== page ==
A mix of two to three turf grasses is usually ordered from a sod farm or a garden center.The supplier should be aware of your lawn’s sun conditions before placing the order.Measure the square-footage of your lawn to make sure you get the right amount of sod.It is best to cover cutting around curves…5% over should do the trick.

Step 16: The sod must be laid the same day it arrives.

Two people can cover a lot of sod in a day.If your yard is larger, you might want to get some help from your friends to install the sod.The first strip of sod should be laid in the longest section of the yard.During installation, keep off the sod.Place the sod against the soil so that it is flat.Next row of sod.Cut the sod in half and lay it in a staggered design.Roll out in the same direction.If your lawn is rolled in different directions, it will look different at first, and the seams may be harder to lay with adjacent strips.Make sure the sod is snug against each other.Continue this process for your entire lawn, cutting sections and staggering them as you lay them down.If you plan on using the ground sprinklers, you can cut holes in the sod.The sections of sod that are abut paved should be trimmed with a knife.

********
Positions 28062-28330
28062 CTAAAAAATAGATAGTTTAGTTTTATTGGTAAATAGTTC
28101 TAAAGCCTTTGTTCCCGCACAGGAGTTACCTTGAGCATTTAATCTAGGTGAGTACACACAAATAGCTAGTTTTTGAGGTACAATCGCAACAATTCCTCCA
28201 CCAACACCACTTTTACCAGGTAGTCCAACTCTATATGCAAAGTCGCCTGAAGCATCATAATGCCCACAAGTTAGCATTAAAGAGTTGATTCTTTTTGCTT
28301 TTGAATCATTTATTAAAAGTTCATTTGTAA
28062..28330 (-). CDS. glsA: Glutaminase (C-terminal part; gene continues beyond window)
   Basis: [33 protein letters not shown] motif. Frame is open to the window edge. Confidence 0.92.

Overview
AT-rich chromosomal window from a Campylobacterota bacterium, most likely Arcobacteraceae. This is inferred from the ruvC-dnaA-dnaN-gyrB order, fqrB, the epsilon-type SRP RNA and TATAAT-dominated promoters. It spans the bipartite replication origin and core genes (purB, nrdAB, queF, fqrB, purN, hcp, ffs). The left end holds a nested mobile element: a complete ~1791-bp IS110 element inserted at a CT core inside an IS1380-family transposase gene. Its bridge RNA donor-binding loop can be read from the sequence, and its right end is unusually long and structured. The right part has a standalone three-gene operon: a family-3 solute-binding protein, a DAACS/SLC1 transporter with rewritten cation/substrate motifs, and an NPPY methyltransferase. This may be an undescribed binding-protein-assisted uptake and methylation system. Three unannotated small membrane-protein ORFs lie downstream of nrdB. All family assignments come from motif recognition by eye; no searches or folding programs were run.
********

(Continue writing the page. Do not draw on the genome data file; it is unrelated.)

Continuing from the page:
Step 17: Take out the lawn.

Walk over your lawn in different directions if you fill a lawn roller half full with water.The root base of the sod will be firmly in contact with the soil as a result of this press down.

Step 18: The newly sodded lawn needs to be watered frequently.

Just to the point of puddling, then stop.Depending on the weather, you may need to repeat this more than once a day to keep the seeds from drying out.If left damp overnight, over watering can cause good soil contact and encourage diseases.In the early stages, keep foot traffic to a minimum.

Step 19: The lawn should be mowed and fertilized.

The grass should be cut down to 2 inches when it reaches 3 inches.The grass is still fragile, so use a regular lawnmower.If the grass is allowed to grow taller and cut on the highest setting, it will fare better in the heat of summer.The taller growth helps retain water.Fertilizing the lawn after three to four weeks of growth.This will be used to replace the lost nutrients.